In 1992, Kaplan, Massar and Chang decided to regroup and launch an attack on the Foxwoods Casino, which has just opened up in Connecticut. They even trained a few new players. Their new company would be known as Strategic Investment (yes, it does seem rather obvious now) and it was formed in June 1992. The new company has a million dollar stake (much more than the original MIT team ever did). The team grew once more to over 80 players, with players located in Cambridge, New York, New Jersey, Pennsylvania, California, Illinois and Washington. Canadian and Native American Casino, as well as island-based casinos also joined the list of targets. Such an impressive array of faces all working together would obviously lead to some being caught out. Some were indeed caught, but they didn’t give up their friends, and they were in turn replaced by new members.
How It Worked
In the early 90s, the strategy that the MIT Blackjack Team employed was quite simple. It was based on Edward O. Thorp’s High-Low system. There were always three players, known as the big player, a controller and a spotter. The spotter checked the deck for the opportunity to card count, the controller wasted small cash until the count verify the spotters count. When he’d identified the count, he would make a signal to the big player who would then make a massive bet and win big. When done correctly, and amongst many different players, the scheme was flawless.
As more and more of the “top” players were caught and banned from the casinos, the MIT Blackjack Team had to rely on newer and less professional card counters. Before long the casinos would put two and two together. They hired investigators to look into the backgrounds of those caught card counting. When the investigators realised that most had addresses near Cambridge and an MIT connection, the game would soon be over.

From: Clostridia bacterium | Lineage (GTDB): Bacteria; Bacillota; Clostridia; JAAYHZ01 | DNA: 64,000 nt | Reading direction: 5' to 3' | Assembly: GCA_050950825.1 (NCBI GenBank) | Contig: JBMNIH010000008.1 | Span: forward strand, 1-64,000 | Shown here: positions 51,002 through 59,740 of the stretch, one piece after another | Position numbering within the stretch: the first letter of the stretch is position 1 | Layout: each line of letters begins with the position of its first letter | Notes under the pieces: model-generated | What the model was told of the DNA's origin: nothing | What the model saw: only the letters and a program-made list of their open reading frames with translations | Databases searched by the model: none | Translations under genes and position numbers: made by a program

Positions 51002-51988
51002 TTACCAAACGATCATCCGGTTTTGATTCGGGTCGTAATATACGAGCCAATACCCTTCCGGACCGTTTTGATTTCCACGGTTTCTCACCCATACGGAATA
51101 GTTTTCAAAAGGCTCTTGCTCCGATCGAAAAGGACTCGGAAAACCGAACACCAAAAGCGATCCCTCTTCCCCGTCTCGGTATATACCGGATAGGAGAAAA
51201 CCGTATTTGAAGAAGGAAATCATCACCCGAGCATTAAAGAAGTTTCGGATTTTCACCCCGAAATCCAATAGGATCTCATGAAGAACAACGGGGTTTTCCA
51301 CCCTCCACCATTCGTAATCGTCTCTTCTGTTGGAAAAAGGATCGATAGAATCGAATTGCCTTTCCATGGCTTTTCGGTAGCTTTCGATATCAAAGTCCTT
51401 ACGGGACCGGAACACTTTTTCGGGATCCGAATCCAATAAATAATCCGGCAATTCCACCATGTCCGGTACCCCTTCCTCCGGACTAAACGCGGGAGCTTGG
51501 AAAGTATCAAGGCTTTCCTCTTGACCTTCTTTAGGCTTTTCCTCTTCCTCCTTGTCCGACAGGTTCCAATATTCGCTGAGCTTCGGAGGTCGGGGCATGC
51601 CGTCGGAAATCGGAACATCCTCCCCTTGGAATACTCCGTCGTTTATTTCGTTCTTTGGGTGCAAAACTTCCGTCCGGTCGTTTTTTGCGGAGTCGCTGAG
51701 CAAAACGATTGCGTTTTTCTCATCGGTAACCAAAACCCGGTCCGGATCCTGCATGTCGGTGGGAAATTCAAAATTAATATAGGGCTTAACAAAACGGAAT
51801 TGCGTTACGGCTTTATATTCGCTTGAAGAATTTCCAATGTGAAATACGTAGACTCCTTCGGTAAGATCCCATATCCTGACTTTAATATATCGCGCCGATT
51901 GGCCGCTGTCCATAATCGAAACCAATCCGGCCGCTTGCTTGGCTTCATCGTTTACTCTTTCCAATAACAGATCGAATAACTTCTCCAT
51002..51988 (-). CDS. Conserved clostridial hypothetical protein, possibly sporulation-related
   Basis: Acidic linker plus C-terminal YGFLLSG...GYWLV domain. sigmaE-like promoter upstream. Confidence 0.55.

Before it was though, Strategic Investments paid out massive earnings to both players and investors, and it dissolved its company on New Year’s Eve, 1993. Now, there was no real way to track the MIT Blackjack Team, as it ceased to exist.
The dissolution of Strategic Investments wasn’t necessarily the end for the MIT Blackjack team, though. Massar, Chang and Kaplan were uninterested in continuing the team. However, some of the former players split up into two main groups. The Amphibians were one group, led by SemyonDukach, Katie Lilienkamp and Andy Bloch; and the Reptiles, led by Mike Aponte, Manlio Lopez and Wes Atamian. They carried on for another six years, often with millions of dollars in their respective banks. The MIT Blackjack teams were very much alive, that is until 2000.
In 2000, their reign did finally come to an end. With many former MIT players now in steady and stable jobs, and many other newer recruits too scared to risk losing their MIT degrees over card counting, the number of players dropped. Casino technology (such as face recognition) had now evolved too, making it too hard for the MIT Blackjack Team to pull off such success. Faced with such difficulties, the 15-year spree that had netted them so much, was over.
The MIT Blackjack Team Today
Most of the MIT team took their winnings and went their separate ways. But a few have continued to play blackjack.
John Chang has become a hugely successful card counter. Sure, he has been nabbed in several casinos for card counting, but he still players regularly today, even if he is forced to disguise himself to enter the casinos!
Mike Aponte and Jeff Ma are also still involved in gambling. They don’t play, although they do own blackjack and gambling-related businesses.
Today, Kaplan and Massar live relatively quiet lives, away from it all. Aside from Kaplan appearing in a cameo in the movie 21 (based on the events), not much is known about these two king-pins of the MIT Blackjack Team.
Some of the Amphibians splinter-group are well-known. Andy Block went on to become a professional poker player. He currently has one WSOP bracelet which he won in 2012, by winning the $1,500 Seven Card Stud event. This event also saw him win $126,363.
As for Semyon Dukach, the now 45-year-old is the Managing Director of Techstars, and is the central character (using his real name) in Ben Mezrich’s Busting Vegas and Bringing Down the House, two chronicles based on the events.